A ‘Demystifying Green infrastructure Report ‘ was launched today by UK Green Building Council in London. The report attempts to ‘demystify’ the topic and aims to highlight the benefits of green infrastructure not just from the occupant’s perspective but from the developer/client perspective , looking at the business case for implementing effective Green Infrastructure on any project.
The full report and executive summary can be downloaded by clicking here.
This document expands upon the themes in the recent ‘Rethinking the Urban Landscape Exhibition‘ that argues the case to commit investment to ‘green infrastructure’ in the early stages of city and regeneration planning. Curated by The Building Centre and the Landscape Institute, the exhibition sets out to show that with long-term landscape planning cities can become healthier, safer and happier places to be – from reduced risk of flooding, to countering the ‘invisible killer’ of bad air quality, to weaving more enjoyable and inspiring environments throughout the urban fabric.
THE BUSINESS CASE FOR GI
Green Infrastructure is often perceived as an unnecessary cost, and something that must be done because of law or planning policy. However, there are many business opportunities that GI can provide, including cost and time savings. For example, soft landscaping is often cheaper and quicker to install than hard engineered solutions. GI can also create market advantage for clients and developers, by creating more attractive and marketable places and properties, that end-users may even be prepared to pay more for.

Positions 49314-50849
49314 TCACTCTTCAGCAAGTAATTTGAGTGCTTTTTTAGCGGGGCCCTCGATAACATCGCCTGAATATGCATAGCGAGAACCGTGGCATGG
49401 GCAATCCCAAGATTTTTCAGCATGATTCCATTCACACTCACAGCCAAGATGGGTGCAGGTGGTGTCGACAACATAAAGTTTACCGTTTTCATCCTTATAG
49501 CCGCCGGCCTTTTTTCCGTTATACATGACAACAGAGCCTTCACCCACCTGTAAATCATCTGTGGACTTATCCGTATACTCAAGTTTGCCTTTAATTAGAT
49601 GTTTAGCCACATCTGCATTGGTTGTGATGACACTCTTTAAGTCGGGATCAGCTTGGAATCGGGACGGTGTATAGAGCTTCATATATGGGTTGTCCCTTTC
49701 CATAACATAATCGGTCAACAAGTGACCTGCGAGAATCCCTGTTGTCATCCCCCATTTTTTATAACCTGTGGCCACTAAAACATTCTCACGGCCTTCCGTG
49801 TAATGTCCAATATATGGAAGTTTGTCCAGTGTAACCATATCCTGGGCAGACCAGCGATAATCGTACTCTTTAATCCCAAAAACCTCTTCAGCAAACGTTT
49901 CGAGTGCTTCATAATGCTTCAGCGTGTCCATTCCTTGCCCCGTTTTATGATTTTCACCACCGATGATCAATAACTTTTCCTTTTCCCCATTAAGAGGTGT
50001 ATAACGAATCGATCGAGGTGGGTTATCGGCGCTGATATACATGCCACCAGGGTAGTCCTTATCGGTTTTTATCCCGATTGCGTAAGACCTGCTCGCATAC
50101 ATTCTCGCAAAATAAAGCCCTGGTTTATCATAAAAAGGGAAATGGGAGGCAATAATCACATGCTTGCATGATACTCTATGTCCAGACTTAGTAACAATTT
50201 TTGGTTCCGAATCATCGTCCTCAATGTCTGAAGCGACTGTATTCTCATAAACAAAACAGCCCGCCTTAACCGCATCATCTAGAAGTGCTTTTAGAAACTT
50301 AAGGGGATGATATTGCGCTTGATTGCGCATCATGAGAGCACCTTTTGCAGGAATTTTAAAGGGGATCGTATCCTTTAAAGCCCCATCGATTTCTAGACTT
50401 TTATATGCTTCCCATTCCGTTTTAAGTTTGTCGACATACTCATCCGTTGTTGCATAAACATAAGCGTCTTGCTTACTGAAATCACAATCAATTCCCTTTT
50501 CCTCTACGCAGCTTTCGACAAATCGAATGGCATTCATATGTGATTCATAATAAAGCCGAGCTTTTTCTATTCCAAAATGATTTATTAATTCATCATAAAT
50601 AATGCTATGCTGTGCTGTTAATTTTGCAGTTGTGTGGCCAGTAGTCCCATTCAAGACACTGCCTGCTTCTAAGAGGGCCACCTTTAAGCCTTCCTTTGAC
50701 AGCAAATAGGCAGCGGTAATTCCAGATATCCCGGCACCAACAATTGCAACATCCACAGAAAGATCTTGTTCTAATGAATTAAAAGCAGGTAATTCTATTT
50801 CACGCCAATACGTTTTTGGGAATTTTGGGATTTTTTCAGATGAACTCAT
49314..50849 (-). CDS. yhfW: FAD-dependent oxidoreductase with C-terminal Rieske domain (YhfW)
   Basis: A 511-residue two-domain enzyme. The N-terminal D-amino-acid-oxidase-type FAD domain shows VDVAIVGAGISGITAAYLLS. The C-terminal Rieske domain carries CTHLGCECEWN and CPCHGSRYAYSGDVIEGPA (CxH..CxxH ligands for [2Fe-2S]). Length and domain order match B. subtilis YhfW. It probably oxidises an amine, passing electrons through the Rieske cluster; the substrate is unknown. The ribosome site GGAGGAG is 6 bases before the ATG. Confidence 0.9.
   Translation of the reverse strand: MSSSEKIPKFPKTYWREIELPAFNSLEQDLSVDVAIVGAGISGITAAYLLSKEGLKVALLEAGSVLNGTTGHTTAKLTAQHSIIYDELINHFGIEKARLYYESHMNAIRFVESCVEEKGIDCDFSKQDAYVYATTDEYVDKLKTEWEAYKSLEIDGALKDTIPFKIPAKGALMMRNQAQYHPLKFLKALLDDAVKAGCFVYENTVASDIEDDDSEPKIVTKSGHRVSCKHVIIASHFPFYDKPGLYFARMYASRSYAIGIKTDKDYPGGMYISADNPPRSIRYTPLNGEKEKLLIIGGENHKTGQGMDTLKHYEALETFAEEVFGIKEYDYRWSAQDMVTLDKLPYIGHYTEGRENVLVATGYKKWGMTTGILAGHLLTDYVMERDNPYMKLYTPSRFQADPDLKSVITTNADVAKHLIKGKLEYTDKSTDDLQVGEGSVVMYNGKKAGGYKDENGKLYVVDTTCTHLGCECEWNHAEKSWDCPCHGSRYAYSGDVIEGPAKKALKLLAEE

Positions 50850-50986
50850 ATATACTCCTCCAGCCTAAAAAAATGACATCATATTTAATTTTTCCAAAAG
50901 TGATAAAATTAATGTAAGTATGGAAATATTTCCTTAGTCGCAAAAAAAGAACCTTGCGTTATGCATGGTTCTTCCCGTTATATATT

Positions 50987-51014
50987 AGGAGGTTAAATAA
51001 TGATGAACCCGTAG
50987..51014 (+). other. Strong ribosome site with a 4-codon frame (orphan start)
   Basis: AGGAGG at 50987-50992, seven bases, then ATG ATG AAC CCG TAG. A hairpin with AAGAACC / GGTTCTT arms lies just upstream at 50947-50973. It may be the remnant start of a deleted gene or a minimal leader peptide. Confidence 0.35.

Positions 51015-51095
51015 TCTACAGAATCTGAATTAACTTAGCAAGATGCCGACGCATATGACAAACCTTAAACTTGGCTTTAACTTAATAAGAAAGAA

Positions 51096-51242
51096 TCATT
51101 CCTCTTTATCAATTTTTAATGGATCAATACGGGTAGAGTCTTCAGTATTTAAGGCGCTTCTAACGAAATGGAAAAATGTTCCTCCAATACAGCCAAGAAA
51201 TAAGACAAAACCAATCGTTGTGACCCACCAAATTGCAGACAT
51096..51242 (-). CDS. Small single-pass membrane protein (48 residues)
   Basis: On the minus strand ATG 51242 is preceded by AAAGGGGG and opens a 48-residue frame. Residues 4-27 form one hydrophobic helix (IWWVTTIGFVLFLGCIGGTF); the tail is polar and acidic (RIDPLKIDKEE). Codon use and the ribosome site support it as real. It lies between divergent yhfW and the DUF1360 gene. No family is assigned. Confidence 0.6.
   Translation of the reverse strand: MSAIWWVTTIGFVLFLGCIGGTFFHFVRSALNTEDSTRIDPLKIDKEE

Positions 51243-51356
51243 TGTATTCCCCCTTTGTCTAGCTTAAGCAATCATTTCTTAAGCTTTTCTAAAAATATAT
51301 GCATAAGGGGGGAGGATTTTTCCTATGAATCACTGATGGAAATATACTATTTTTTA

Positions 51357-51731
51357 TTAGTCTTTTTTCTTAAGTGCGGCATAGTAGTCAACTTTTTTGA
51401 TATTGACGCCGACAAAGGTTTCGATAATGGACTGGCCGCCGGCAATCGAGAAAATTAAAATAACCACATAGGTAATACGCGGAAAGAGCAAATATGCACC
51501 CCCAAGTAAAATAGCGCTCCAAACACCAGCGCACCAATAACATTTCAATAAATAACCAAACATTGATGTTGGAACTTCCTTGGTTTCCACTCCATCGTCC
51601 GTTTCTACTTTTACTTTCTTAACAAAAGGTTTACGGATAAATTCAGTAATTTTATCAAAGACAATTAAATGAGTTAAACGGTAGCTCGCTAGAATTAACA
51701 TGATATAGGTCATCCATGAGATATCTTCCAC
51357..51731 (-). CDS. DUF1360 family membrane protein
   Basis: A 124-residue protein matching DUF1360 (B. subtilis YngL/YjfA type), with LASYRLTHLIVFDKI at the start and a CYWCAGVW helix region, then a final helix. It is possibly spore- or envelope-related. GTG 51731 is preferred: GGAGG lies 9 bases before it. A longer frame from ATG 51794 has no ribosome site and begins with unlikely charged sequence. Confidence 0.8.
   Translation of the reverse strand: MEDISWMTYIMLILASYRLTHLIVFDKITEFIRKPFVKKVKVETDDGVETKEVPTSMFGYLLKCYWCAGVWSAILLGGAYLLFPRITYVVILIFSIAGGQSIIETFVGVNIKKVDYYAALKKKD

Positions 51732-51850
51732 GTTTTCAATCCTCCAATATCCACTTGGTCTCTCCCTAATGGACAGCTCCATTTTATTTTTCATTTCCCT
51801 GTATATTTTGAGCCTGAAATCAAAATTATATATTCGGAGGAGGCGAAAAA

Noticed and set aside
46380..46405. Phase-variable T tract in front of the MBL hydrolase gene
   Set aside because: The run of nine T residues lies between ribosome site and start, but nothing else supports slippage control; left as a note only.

There are business risks associated with failure to incorporate GI into a project. Failure may result in delays when applying for planning permission if it cannot be demonstrated that GI has been considered adequately. Inadequate GI can also cause issues with water quality and flooding on the site if not designed correctly, damaging the reputation of the client.
There are several tools available which can support in determining the value provided by new and existing green infrastructure, both in terms of monetary value and the value to the environment. It is important to be able to put a value on GI, to fully understand the benefits it has. The full report examines these main tools and explains how they can be used.
There is increasing European and national policy that supports the need to conserve, enhance and create green infrastructure that delivers the widest range
of benefits for society (sometimes called Ecosystem Services). GI forms part of the National Planning Policy Framework, and has a close relationship with emerging policy on Sustainable Drainage systems (SuDS) and climate change adaptation. It is also key to delivering the aspirations for ecological networks as set out in the Natural Environment White Paper.